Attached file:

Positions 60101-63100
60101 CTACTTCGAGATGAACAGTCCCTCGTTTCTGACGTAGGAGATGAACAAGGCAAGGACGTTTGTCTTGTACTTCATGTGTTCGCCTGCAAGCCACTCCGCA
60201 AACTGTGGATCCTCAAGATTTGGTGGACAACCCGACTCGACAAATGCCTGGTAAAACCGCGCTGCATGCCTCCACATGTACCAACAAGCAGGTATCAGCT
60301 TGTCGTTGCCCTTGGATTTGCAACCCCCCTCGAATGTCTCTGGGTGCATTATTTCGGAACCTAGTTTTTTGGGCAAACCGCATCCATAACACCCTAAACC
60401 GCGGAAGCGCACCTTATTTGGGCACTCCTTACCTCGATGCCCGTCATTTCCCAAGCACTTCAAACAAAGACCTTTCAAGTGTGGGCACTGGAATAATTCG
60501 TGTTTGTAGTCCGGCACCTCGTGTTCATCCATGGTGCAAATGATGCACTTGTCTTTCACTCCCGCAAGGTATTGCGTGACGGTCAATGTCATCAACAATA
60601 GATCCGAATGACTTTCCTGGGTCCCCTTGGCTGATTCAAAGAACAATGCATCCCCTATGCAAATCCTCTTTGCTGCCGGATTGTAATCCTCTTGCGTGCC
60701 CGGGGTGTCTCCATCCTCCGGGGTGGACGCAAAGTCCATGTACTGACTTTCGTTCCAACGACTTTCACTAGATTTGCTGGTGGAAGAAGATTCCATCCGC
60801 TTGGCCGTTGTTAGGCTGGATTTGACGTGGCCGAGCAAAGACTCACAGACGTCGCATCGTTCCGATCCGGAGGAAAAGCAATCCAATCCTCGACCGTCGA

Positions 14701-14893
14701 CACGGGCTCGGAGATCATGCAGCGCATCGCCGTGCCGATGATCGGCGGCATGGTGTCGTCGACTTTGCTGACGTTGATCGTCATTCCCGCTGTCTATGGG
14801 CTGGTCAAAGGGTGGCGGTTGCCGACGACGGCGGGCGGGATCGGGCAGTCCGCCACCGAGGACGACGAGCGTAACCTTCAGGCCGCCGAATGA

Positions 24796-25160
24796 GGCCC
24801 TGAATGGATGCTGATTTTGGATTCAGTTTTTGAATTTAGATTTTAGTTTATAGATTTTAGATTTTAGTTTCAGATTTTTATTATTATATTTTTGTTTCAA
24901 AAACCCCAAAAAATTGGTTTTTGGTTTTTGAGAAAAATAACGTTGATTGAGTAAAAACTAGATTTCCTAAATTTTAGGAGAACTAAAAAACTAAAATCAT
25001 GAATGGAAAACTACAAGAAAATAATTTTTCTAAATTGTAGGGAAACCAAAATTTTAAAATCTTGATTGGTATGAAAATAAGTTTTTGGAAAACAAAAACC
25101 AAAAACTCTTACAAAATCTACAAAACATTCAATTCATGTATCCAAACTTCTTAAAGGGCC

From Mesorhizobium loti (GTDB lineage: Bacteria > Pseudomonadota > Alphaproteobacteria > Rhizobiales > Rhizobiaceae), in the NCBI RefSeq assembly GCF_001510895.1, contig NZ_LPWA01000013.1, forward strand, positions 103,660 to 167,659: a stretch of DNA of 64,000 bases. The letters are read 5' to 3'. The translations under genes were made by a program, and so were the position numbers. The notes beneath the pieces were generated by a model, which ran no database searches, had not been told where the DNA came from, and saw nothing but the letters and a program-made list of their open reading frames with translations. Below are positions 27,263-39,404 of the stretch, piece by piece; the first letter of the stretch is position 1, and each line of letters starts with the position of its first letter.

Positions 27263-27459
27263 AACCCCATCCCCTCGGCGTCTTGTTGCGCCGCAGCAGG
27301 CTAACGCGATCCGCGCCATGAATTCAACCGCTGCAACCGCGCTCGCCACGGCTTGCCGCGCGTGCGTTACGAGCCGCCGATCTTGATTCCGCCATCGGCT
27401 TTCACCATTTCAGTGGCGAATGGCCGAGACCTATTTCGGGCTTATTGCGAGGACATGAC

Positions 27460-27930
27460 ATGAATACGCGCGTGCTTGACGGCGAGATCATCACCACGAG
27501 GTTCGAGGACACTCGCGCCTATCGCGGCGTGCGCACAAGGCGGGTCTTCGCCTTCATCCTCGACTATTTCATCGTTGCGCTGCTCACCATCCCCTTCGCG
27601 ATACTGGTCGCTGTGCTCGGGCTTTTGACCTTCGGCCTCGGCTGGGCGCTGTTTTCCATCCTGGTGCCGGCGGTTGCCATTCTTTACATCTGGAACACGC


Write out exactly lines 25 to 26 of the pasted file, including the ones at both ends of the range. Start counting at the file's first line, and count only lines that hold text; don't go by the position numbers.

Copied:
27460 ATGAATACGCGCGTGCTTGACGGCGAGATCATCACCACGAG
27501 GTTCGAGGACACTCGCGCCTATCGCGGCGTGCGCACAAGGCGGGTCTTCGCCTTCATCCTCGACTATTTCATCGTTGCGCTGCTCACCATCCCCTTCGCG